Romans 1:5 - …we have received grace and apostleship to bring about the obedience of faith for the sake of his name…
Everyone in our house woke up late this morning. It was rainy, dreary, and Wednesday–a combination that made us all want to stay in bed. Once we were up, the fighting started: one kid shoved the other one who said something mean, one didn’t want to get out of bed at all, one hated their lunch, and no one cleaned up their rooms.
I wanted to scream, “Just do what I’m telling you to do or else I’ll…”
Fill in whatever it is you think you would yell in this situation. It doesn’t really matter what it is. Whatever the punishment would be, the message was, do what I’m telling you to do, or else.
Most of us think that this is what Christianity is about. I better do what God is telling me to do, or else…
Or else we’ll be punished, or we’ll be sent to Hell, or we’ll lose our blessings, or terrible things will happen unless we learn to fall in line, do the right thing, and not complain. When I hear words like “obedience” that’s what I think of. But that’s not what Paul means.
Paul lays out what he intends to do in his letter to the Romans in the first chapter: his call is to bring about obedience, however he says it’s the obedience of faith. In other words, it’s a specific type of behavior that flows from faith; it is preceded by faith, informed by faith, and even empowered by faith. Faith is the active ingredient that brings about the obedience that Paul wanted to encourage.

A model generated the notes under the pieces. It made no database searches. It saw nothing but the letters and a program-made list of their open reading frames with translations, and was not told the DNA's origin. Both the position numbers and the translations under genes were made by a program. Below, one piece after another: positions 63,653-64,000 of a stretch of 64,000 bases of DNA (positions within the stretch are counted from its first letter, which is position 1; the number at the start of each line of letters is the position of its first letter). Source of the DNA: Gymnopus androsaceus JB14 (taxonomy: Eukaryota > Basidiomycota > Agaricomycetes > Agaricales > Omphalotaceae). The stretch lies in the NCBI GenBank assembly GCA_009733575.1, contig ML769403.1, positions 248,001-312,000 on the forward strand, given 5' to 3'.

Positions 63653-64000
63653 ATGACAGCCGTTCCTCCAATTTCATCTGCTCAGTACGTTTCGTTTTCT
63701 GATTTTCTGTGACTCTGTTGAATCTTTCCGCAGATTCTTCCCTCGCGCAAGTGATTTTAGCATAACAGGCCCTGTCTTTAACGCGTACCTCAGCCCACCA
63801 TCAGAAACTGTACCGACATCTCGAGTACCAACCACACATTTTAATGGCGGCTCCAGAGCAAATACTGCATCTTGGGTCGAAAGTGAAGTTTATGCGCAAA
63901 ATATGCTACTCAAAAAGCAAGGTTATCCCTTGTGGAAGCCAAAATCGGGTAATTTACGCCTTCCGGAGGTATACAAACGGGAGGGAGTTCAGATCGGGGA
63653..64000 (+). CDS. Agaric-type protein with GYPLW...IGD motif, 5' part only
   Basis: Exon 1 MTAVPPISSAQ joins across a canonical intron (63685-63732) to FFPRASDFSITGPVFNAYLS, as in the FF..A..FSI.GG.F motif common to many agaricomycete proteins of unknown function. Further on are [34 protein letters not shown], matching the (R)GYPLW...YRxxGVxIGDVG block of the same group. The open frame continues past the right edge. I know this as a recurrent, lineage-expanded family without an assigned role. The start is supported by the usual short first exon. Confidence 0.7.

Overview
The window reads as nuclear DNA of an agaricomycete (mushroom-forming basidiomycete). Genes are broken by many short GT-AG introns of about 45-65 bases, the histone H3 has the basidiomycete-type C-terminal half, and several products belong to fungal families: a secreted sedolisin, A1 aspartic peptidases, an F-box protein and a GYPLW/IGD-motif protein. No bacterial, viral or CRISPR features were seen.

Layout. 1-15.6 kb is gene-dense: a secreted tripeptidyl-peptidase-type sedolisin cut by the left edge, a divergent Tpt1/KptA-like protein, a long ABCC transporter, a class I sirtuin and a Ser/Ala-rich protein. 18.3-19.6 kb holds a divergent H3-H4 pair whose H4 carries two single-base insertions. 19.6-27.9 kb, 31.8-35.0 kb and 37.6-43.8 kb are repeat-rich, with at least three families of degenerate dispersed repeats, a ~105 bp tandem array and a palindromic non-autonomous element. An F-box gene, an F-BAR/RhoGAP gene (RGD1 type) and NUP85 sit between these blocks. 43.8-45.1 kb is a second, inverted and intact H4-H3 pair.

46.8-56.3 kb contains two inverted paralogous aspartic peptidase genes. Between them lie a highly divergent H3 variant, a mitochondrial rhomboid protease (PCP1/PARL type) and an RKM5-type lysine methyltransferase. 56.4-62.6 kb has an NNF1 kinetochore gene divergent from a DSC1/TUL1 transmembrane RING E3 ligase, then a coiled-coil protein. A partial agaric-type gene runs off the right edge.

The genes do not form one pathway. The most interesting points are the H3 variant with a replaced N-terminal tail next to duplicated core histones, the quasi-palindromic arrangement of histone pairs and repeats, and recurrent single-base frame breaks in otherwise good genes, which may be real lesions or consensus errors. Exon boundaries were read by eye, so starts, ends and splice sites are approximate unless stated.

I thought about that in relation to my children’s behavior and why they didn’t want to do what I asked them to do. I think it’s because they don’t trust me.
I mean, they trust me a little. They trust me as their dad. They trust that I’ll make sure that they are clothed, fed, and have a roof over their head. They trust that if they fall I will catch them, I’ll be waiting. But they don’t trust me enough yet to believe that the way I’m asking them to live will be better for them in the long run. They still want to follow their own instincts, and their instincts are (almost) always wrong.
So, they shove, mock, yell, act lazy—all the things that seem good to them in the moment but in the long run will leave them in a bad place. If they only trusted that my instruction was in their best interest, maybe they’d start to obey. My plan is to keep on being their dad while they learn to trust me even more.
That’s what Paul means by the obedience of faith. He wants you to trust your Heavenly Father so much that you begin to honor him with the entirety of your life, including getting to that point where you believe that his instruction is for your own best interest. In the meantime, God is patient and loving with us, still acting like our dad while we grow in our faith. As Jesus once said in Matthew 7:11, if imperfect father’s can figure that out, don’t you think our Heavenly Father will love us even more?